Opener ‘Ode’, contains thick and chunky bass-lines to kick off with. I have been informed these duties were undertaken by Aidan Grey whilst they were seeking out a new permanent member. A riff pops up that almost sounds like ‘She’s a Waterfall’ by STONE ROSES in its jangly nature. Perhaps I was hearing things. The piece quickly gains weight and pace. The drums kick in to initiate a section of breakneck speed. It contains all the hallmarks of modern heavy rock and post-grunge. Bands such as GODSMACK, THEORY OF A DEADMAN, STONE SOUR, HINDER, LIVE and others.  It also channels the sleaze and dirt of bands like BUCKCHERRY.  Shawn Mullen’s vocals aim for the likes of Layne Stanley and Chris Cornell but also the raspy sense of Kelly Jones of STEREOPHONICS. The playing is solid without being overly flashy. This, and the vocals, falls away to leave a slower and tougher segment dominated by riffs, drums and sneering vocalisations. It kicks back into the familiar style yet again. The main players lock together led by an impressive guitar solo. It is pacy, melodious and varied. The vocals reappear before crashing to a conclusion. ‘Follow Me Down’ has a fast tempo out of the blocks. It transforms into a slow, pounding section led by the drums and bass. The vocals are low down and gritty. The Seattle influences definitely coming to the fore. Effects seems to cloud them in echo and reverb. They almost have a feel of Dave Mustaine at times. Tight, nifty riffs are fueled by steadfast drumming and athletic bass-lines. A squealing guitar solo carries us into another instrumental section. It can be a bit O.T.T at times but it is well performed. A couple of drum fills are thrown in for good measure. Finishes off with more guitar work shining through.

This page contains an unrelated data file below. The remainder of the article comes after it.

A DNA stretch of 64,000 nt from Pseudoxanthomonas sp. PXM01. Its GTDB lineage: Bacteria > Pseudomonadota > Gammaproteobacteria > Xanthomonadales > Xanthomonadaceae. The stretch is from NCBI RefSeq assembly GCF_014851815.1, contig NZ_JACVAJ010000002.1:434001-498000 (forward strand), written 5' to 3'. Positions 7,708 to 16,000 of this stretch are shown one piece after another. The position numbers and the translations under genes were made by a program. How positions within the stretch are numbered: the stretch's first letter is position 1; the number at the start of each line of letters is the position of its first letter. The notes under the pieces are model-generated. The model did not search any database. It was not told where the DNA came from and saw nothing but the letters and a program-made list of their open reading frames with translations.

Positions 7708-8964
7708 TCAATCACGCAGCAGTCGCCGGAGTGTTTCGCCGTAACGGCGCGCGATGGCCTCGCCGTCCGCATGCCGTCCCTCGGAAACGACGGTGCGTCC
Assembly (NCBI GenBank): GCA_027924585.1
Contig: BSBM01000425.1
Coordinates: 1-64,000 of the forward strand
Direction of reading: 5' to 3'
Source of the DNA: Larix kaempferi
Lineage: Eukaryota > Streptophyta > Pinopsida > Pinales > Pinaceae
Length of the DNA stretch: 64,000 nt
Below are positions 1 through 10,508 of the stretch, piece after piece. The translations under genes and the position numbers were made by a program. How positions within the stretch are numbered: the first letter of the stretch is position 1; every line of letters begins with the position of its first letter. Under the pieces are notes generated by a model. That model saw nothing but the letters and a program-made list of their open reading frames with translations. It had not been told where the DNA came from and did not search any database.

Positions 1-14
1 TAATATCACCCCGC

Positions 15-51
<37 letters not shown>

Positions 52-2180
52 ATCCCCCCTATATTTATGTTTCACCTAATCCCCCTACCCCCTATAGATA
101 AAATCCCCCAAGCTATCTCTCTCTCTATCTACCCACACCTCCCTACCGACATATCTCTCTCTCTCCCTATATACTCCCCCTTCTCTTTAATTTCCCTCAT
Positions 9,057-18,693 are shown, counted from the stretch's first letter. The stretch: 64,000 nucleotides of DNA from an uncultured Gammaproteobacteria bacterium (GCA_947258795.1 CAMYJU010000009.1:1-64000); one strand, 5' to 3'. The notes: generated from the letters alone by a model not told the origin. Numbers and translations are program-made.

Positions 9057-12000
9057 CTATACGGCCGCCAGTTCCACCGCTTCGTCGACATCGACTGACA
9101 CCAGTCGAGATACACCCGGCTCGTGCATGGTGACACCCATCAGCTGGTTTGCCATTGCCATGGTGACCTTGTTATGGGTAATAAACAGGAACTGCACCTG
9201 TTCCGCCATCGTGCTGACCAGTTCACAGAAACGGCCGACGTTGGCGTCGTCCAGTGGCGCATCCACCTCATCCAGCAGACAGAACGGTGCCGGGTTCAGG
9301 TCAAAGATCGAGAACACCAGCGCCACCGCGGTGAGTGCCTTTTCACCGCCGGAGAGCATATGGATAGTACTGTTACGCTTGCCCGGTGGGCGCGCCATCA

‘Chains ‘N’ All’ is full of deep and hefty riffs to begin with before the drums join the fray. A low-down and positively dirty bass sees the introduction of the vocals. The bass is heavy enough to knock walls at this point. The drumming is solid and to the point. In service of the mood in question. It is another grunge influenced number. The vocals are more of a low and gritty nature rather than incorporating screams. It switches to an instrumental piece driven by the guitar and drums, with the bass coming through intermittently. This leads to another high tempo guitar solo. It perhaps bears more resemblance to the eighties hair metal scene, rather than the toughness of the alternative movement. Closer ‘Hush Hush’ starts with a slow and carefully plucked guitar and bass which has the sense of ‘Nothing Else Matters’ at times. The vocals appear and they are of the world weary and love-lorn disposition. Drums begin to make their presence felt more but the tone generally remains dark and downbeat. Nice thick bass-lines on show though. The playing keeps up to a high standard throughout and this is emphasised by another fluid guitar solo. It doesn’t really go anywhere from there however and it finishes on somewhat of a damp squib.